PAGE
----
Computer for girls | SITA


Meet the students and learn more about our project at the University of Zimbabwe


“If you go into the library you find that mostly boys have the desktops. Very few girls get the opportunity.”

This is the situation for women students at the University of Zimbabwe (UZ). Hundreds of networked computers are available at the large and well-maintained library computer lab. But it’s fully occupied much of the time. These same computer facilities are open through the night for 24/7 study. But it’s a long, dark walk across campus from the halls of residence. There’s so much potential for these women students to make the best use of IT resources on offer. But sometimes, somehow, it’s just out of reach. 

“As one of the student beneficiaries of the computer program, I personally want to express my gratitude… You have done us great.”

When our charity partner Computer Aid presented us with the opportunity to fund a project to improve IT access for women students at UZ, we were happy to get involved. The aim of the SITA Air Transport Community Foundation is to create opportunities for young people in Africa through technology and education, and this gender-focused initiative was an excellent fit for us. Through Computer Aid we sponsored the installation of 100 computers with internet access in new labs at three UZ women’s halls of residence. Around 1,500 women students live in the halls of residence, and the location of the labs close to their rooms means they can usually find a desktop to use, whenever they need it, in a place they can claim as their own. 

“I don’t think there are any jobs now that require people to write everything in pen and paper. Everything is computer related, so any job I get, I have to know computers. Everything needs computer literacy.”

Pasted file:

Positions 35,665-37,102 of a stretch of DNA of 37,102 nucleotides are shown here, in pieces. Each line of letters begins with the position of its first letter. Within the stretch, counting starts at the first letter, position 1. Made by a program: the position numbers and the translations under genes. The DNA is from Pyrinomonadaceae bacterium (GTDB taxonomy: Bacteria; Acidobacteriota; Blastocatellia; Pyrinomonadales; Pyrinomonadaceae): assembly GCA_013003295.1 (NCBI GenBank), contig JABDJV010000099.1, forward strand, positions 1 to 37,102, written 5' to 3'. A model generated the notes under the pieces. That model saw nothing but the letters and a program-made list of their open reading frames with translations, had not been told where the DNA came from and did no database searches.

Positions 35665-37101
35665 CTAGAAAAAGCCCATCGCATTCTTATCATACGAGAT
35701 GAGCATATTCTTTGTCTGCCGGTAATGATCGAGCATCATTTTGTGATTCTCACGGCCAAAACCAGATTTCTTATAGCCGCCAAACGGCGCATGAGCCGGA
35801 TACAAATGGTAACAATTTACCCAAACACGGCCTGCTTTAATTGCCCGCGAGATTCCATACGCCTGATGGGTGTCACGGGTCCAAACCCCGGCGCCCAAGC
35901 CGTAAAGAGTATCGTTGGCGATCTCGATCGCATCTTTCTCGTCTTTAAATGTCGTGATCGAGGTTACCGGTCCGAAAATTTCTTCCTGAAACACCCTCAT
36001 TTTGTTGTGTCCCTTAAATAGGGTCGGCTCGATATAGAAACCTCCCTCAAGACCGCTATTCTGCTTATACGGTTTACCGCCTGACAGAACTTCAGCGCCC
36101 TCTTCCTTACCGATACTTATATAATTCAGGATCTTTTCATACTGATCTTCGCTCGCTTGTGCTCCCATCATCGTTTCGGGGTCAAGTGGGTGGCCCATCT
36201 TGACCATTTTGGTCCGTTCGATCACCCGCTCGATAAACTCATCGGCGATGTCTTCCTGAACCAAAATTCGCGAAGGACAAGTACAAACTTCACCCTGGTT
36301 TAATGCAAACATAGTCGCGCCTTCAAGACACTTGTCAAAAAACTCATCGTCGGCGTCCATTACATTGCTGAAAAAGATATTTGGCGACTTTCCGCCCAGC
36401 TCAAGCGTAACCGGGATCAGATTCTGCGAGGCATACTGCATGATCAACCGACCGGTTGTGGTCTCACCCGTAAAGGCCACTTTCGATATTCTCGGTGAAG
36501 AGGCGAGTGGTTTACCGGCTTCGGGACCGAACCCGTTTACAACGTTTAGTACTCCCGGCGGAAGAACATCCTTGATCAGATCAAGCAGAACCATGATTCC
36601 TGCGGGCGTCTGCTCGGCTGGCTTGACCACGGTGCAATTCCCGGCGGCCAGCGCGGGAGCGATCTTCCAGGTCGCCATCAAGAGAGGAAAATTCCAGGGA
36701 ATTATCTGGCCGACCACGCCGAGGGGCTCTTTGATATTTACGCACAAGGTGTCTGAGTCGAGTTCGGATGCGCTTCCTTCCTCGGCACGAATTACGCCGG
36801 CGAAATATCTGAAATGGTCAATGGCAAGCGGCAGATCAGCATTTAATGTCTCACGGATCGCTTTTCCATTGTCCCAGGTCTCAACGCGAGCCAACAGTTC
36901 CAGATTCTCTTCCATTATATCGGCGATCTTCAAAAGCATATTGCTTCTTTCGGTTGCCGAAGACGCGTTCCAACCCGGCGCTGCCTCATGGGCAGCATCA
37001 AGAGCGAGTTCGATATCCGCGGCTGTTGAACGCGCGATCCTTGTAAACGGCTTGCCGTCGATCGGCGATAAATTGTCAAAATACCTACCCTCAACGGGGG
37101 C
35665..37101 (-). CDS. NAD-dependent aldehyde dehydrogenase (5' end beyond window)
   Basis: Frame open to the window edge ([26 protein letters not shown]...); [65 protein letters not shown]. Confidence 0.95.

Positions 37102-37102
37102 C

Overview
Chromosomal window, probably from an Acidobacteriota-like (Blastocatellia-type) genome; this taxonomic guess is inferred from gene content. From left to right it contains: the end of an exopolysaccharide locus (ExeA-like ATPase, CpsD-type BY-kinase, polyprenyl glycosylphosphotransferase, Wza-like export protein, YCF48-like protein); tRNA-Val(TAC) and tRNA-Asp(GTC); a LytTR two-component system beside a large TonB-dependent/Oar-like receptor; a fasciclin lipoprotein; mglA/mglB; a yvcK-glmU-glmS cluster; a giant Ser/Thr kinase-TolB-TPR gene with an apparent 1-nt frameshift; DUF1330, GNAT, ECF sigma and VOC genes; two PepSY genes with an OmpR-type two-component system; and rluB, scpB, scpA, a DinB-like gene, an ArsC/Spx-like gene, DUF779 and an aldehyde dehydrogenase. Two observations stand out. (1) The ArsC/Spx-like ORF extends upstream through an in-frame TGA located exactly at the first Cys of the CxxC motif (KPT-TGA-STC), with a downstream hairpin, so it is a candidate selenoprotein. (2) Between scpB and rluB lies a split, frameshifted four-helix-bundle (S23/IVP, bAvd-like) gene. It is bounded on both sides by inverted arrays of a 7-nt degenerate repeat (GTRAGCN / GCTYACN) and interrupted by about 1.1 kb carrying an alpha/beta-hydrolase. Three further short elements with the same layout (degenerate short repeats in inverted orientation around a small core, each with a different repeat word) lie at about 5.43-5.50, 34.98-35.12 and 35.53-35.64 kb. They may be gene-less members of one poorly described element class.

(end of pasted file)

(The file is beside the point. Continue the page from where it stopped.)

Having access to computers is the first thing. Knowing how to use them is the crucial next step. To ensure women students at UZ have the skills they require now and when they graduate, we invited them to take up one of 100 fully-sponsored spaces on an International Computer Driving License (ICDL) training course administered with the help of the wonderful people at the Zimbabwe Computer Society. The four funded base modules provide internationally recognized certification in computer skills including operation essentials, working online, word processing and spreadsheets. To give this education initiative longevity at UZ, we also trained four ICDL trainers and two dormitory supervisors to share skills and support future training. 

“On my own I’m not able to draw a chart on a spreadsheet. I’m not able to analyze my data in Excel. The boys, they want a fee. They want you to pay them.”

On a recent visit to Harare I had the chance to meet and speak to some of the women students at UZ and find out how our foundation support has helped. This was one of the curious stories they shared, suggesting a little cottage industry had sprung up to fill the computer skills gap. I have to admire the enterprising ways of these young men...but do you know what’s even better? Sisters doing it for themselves. By funding ICDL training and certification, we’ve helped these young women be self-reliant and confident with fundamental computer tasks and ready to move on to the next level.

“Good day. Please note ICDL certifications are available for collection... You may collect your certificates from 2 pm today.... #WellDoneLadies #Good Hustle” 

The UZ Computer Center and the students have been using WhatsApp to organize ICDL training sessions and exams, and it was great to see this post come up at the beginning of September. I’m very happy to report that 60 women students have now completed all four ICDL base modules and a further 12 have made excellent headway, completing up to three of the modules. I’m proud of what the SITA Air Transport Community Foundation has achieved here and grateful to have had the opportunity to get to meet some of these inspiring young women. 


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